From that point, airport operations became considerably more muddled, thanks to a violent and long-duration thunderstorm that seemed to spring up from nowhere. Our guests texted that the Seattle plane had in fact touched down, but because of lightning could not approach a terminal ramp. As the moments progressed the lightning became intense enough to penetrate the main concourses of the airport like a pre-sunset fireworks display. Observing the departure/arrival marquis, I began to see the word “diverted,” as in waived off by Orlando to airports in Miami and Tampa; the arriving international flights in particular were low on fuel. I felt bad for my grand-niece and nephew, who were probably aching to stretch their young legs, but we did learn that storm or not, the plane’s TV sets were working well.
Our plane was held in tarmac no man’s land for about 90 minutes, and finally received clearance to safely approach a gate; the ground rule is that lightning must be no closer than 5 miles for ground operations to proceed. When I drove out of the tunnel with everyone safely on board, I was surprised to see a mostly blue sky; such is Florida in the summertime.
During all this excitement, I forgot that several thousand Catholics from around the United States were dispersing through Orlando International on their way home from a four-day convention sponsored by the USCCB about evangelization. When I first heard about this convention I thought about attending, but I quickly discovered that the event was “invitation only” with each diocese appointing its delegation. But I thought it would be interesting to talk about it on the blog, so I looked about my usual news sources this week and discovered that a lot of reporters took a long Fourth of July Weekend.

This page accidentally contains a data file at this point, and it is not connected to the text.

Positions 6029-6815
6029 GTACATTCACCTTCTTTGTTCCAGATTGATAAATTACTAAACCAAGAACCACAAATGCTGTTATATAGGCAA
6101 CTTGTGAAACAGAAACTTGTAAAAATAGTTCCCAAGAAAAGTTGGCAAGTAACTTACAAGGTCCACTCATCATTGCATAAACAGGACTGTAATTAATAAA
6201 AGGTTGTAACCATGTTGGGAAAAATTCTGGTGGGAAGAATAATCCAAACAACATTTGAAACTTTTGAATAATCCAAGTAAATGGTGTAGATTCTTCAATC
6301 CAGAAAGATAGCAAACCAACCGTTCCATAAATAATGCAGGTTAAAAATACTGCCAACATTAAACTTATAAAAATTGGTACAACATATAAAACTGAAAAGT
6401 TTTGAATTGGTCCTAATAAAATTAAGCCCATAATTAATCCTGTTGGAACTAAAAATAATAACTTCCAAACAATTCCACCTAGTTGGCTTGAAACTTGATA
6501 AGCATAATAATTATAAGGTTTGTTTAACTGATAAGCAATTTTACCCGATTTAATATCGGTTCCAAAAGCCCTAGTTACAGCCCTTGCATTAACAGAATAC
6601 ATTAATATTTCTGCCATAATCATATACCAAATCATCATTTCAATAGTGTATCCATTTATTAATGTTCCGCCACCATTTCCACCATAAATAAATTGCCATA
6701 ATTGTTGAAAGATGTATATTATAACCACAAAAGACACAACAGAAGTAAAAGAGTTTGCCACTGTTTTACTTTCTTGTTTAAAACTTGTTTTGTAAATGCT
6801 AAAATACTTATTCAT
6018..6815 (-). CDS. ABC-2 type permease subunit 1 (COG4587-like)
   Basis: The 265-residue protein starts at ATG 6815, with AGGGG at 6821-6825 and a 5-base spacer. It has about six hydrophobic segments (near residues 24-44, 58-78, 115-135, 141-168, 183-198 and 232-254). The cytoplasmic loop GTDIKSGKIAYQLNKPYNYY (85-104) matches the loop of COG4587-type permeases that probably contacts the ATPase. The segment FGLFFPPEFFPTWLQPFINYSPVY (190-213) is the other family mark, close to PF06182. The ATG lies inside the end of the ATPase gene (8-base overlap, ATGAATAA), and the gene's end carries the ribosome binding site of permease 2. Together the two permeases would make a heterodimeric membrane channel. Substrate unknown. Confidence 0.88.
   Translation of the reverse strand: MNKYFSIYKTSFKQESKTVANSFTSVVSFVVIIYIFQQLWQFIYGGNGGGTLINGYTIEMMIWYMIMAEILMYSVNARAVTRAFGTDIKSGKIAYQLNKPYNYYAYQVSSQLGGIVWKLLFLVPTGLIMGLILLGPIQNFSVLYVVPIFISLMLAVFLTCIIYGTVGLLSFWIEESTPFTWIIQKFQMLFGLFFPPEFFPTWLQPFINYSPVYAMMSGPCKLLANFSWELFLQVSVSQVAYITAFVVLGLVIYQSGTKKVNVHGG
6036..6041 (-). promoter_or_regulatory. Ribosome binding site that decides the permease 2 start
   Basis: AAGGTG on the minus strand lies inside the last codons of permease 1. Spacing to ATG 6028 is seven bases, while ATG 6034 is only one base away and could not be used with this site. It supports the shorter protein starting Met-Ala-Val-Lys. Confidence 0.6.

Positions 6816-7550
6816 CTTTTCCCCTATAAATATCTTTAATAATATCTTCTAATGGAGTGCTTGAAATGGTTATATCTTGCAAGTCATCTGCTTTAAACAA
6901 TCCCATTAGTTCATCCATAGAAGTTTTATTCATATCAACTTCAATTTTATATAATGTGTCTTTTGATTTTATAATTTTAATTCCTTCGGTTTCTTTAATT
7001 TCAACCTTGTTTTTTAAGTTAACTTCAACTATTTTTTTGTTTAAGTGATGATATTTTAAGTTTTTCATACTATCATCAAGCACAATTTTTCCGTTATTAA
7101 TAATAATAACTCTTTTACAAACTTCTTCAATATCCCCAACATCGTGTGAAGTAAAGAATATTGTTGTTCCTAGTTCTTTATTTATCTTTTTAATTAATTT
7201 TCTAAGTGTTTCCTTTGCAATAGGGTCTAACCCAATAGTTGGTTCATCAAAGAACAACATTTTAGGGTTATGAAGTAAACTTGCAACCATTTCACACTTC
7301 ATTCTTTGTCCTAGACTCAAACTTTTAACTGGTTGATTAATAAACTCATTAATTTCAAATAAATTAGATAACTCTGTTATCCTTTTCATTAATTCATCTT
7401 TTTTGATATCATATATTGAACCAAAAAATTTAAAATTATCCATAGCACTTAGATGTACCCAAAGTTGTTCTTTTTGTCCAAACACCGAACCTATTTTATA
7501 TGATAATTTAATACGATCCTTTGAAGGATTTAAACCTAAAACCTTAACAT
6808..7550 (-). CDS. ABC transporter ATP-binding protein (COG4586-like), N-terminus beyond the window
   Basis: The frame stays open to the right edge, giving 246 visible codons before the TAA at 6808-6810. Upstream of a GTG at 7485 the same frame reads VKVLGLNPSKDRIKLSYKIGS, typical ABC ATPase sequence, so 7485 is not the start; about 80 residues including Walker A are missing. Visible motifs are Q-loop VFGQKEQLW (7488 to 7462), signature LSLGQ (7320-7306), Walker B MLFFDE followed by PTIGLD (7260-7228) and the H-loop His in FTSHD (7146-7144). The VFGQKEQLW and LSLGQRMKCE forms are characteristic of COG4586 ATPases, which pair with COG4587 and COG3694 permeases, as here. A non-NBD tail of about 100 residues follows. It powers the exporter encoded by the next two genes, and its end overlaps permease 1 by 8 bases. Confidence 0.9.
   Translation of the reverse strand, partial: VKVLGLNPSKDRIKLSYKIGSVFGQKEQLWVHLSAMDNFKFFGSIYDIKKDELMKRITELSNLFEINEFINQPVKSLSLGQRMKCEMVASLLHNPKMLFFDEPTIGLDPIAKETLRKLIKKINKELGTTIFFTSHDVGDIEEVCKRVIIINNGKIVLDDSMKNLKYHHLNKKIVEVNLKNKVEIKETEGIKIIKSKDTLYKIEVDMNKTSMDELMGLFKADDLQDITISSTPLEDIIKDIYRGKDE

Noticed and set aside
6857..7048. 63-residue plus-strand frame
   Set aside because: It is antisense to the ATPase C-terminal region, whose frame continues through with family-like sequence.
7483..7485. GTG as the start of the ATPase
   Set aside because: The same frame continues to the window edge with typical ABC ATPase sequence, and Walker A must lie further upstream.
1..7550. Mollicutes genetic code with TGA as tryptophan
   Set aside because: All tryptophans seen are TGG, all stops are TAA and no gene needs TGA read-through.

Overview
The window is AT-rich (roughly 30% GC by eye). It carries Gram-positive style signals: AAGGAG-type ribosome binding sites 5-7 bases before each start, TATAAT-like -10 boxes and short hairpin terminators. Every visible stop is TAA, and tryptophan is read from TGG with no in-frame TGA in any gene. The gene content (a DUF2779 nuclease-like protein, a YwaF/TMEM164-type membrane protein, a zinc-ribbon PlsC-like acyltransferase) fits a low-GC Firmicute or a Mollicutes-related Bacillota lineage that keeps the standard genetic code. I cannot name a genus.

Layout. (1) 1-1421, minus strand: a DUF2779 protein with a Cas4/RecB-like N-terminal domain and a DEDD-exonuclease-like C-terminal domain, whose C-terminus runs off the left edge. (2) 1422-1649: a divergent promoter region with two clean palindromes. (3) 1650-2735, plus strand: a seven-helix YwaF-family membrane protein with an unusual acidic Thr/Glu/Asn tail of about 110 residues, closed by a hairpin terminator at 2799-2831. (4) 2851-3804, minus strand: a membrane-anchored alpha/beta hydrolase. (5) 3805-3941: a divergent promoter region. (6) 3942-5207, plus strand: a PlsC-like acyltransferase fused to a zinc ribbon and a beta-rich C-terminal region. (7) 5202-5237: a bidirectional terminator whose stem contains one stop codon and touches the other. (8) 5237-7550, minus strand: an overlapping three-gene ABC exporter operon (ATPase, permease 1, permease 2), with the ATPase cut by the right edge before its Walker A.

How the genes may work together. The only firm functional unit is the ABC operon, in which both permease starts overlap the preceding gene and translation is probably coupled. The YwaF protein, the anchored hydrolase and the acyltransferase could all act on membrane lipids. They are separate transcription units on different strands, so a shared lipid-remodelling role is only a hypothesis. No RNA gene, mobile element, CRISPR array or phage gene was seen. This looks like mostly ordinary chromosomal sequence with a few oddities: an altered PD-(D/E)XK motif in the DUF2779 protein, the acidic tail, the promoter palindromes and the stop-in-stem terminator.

The news coverage across Catholic-world has been very spotty, consisting of summaries of keynote and plenary addresses passed about various media outlets. I am including a link to Bishop Barron’s address yesterday, in part because I agree with his contention that too much of Catholic catechetics is “dumbed-down.” But Bishop Barron, famous for his Word on Fire Ministry for some years now, has been beating the drum on the need for intelligent use of the new media in presenting the Catholic Tradition for a long time now. I was curious as to how his and other addresses were received, particularly by some of the people doing the “dumbing down.” In short, floor reporting. But as one disgruntled reader of National Catholic Reporter posted, “I find it strange that National Catholic Reporter couldn't be troubled to send a single correspondent to cover this Convocation.” In fairness, the other NCR (Register) failed to do so, too. Privately I think the convention was closed to the media, except for select releases, by the USCCB but I can’t say for certain.